The floor was then given to a panel consisting of Prof. Louise Vet of NIOO-KNAW [Netherlands Institute of Ecology], Jelle de Jong, Director of IVN [Netherlands Association for Environmental Education] and Loek Hermans, Chairman of the Made in Holland, Horticulture and starting materials [topsector Tuinbouw & Uitgangsmaterialen]. Louise gave several striking examples of how operating sustainably can make good business sense. A green roof may be more expensive in outlay than bitumen but it will last twice as long. And consider the many other benefits that green roof would offer in the way of biodiversity, urban climate control, surface water drainage problems and aesthetics. A green roof is much more pleasing to the eye than flat black roofing. Jelle de Jong felt that far too many businesses define their issues and objectives on far too small a scale. Following his career with Shell, Tempoteam and Boer & Kroon, he has reached a stage in life where status has become less important to him and he prefers to adopt a longer term vision. When he joined IVN he decided to seek success in combination: IVN’s new strategy is an ambitious long-term mission combined with a refreshing new business practice.
Is sustainability about health?
Speakers during the second panel session were initiator Kim van Leest, green entrepreneur Patrick Schreven of ORGA Bouw, and green entrepreneur and number 1 of Trouw newspaper’s sustainable top 100, Maurits Groen. They too were quick to state that sustainability cannot be expressed in monetary values alone. It’s also about the connection with nature, about exercise, about health; there is increasing evidence that our brains do actually change when we’re in green environments, according to Kim, and/or in buildings made of biobased materials, according to Patrick. We are nature!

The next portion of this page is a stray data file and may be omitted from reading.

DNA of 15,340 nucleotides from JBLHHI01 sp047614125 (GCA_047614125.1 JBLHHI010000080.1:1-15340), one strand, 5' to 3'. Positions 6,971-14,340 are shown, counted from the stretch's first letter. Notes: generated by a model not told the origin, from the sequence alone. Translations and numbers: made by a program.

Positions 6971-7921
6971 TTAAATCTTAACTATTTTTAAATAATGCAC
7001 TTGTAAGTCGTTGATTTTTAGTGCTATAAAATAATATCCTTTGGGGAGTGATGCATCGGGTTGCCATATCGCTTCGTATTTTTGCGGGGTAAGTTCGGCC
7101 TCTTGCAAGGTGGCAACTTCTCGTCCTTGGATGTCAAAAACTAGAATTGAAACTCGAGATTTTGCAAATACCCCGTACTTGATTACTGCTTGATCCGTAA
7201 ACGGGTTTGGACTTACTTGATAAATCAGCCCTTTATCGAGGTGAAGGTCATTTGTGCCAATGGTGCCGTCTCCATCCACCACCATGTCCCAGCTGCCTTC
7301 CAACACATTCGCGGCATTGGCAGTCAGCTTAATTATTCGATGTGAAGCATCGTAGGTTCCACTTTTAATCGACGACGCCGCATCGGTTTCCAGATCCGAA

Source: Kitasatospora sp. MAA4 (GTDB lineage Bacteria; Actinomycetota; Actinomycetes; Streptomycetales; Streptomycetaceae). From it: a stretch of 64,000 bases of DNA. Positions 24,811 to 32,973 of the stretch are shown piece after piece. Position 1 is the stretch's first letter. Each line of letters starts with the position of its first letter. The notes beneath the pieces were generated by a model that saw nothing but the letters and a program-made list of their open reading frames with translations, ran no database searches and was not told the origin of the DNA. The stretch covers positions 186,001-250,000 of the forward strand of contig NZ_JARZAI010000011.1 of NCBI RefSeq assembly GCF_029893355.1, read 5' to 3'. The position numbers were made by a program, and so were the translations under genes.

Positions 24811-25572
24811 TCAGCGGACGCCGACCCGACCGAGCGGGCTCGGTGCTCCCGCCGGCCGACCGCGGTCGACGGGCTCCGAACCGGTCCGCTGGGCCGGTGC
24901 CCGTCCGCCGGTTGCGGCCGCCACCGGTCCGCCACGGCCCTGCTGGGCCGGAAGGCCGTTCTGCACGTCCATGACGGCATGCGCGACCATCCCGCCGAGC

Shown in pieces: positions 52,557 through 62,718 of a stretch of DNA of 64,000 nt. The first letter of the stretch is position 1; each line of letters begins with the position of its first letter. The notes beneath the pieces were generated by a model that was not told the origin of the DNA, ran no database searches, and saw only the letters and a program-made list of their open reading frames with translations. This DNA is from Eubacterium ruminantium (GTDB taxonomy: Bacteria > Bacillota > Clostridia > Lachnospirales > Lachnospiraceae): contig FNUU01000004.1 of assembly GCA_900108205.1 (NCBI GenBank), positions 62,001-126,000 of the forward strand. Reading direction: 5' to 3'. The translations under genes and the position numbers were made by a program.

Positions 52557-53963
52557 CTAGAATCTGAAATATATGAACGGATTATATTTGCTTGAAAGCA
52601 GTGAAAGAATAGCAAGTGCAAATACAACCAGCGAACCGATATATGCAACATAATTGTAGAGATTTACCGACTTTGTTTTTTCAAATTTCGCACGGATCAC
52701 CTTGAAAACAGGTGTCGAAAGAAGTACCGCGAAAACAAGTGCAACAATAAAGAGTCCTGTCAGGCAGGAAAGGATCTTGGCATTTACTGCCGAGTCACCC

Money is not the only issue, image is another. To too many people, ‘green’ is the equivalent of a parsley garnish; attractive enough but a little old-fashioned. Maurits feels we should focus much more on the link between green, sustainable and high tech. Then people would take green much more seriously.
Is sustainability about the green sector?
There is good reason for using ‘green’ in the sense of sustainability and ‘green’ to denote the green market gardening, horticulture and starting materials synonymously. In essence, food and plants – both as air purifiers and a means of experiencing nature – are about health. Yet that is inconsistent with a sector which, in terms of sustainability, could certainly do more. Pesticides are still widely used, more could be recycled and, according to speakers and audience alike, the chain itself could operate more efficiently. This was the undertone of all the discussions. Consumers demand a perfect product, the media should help educate customers but, as someone in the audience pointed out, the sector itself could also change. Because that ‘greenness’ bomb has been ticking under the green sector for years and, people felt, the ball is now very much in the sector’s own court. We naturally said that as a green magazine we would be ready and willing to help explain things. Slowly grown products may look a little different but the food industry is already one step ahead of us and smaller crooked cucumbers are now readily available from supermarkets, where they are promoted as a trend. Sometimes the solution is closer than you think!